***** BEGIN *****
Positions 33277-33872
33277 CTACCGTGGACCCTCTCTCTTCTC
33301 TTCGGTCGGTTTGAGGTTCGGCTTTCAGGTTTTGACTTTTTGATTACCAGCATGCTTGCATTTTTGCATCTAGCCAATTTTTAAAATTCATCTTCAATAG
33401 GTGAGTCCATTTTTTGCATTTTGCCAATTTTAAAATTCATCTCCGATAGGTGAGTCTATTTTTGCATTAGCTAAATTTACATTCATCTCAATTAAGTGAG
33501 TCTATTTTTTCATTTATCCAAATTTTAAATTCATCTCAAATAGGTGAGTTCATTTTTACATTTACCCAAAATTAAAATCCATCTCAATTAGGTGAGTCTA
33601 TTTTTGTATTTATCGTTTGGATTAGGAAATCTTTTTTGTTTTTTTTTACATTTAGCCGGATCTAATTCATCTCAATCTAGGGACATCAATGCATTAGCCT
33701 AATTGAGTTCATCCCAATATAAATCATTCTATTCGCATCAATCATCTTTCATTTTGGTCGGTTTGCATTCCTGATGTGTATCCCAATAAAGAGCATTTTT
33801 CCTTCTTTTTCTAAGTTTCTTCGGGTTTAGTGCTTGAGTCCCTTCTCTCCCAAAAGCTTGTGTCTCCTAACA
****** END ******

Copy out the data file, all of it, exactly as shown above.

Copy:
Positions 33277-33872
33277 CTACCGTGGACCCTCTCTCTTCTC
33301 TTCGGTCGGTTTGAGGTTCGGCTTTCAGGTTTTGACTTTTTGATTACCAGCATGCTTGCATTTTTGCATCTAGCCAATTTTTAAAATTCATCTTCAATAG
33401 GTGAGTCCATTTTTTGCATTTTGCCAATTTTAAAATTCATCTCCGATAGGTGAGTCTATTTTTGCATTAGCTAAATTTACATTCATCTCAATTAAGTGAG
33501 TCTATTTTTTCATTTATCCAAATTTTAAATTCATCTCAAATAGGTGAGTTCATTTTTACATTTACCCAAAATTAAAATCCATCTCAATTAGGTGAGTCTA
33601 TTTTTGTATTTATCGTTTGGATTAGGAAATCTTTTTTGTTTTTTTTTACATTTAGCCGGATCTAATTCATCTCAATCTAGGGACATCAATGCATTAGCCT
33701 AATTGAGTTCATCCCAATATAAATCATTCTATTCGCATCAATCATCTTTCATTTTGGTCGGTTTGCATTCCTGATGTGTATCCCAATAAAGAGCATTTTT
33801 CCTTCTTTTTCTAAGTTTCTTCGGGTTTAGTGCTTGAGTCCCTTCTCTCCCAAAAGCTTGTGTCTCCTAACA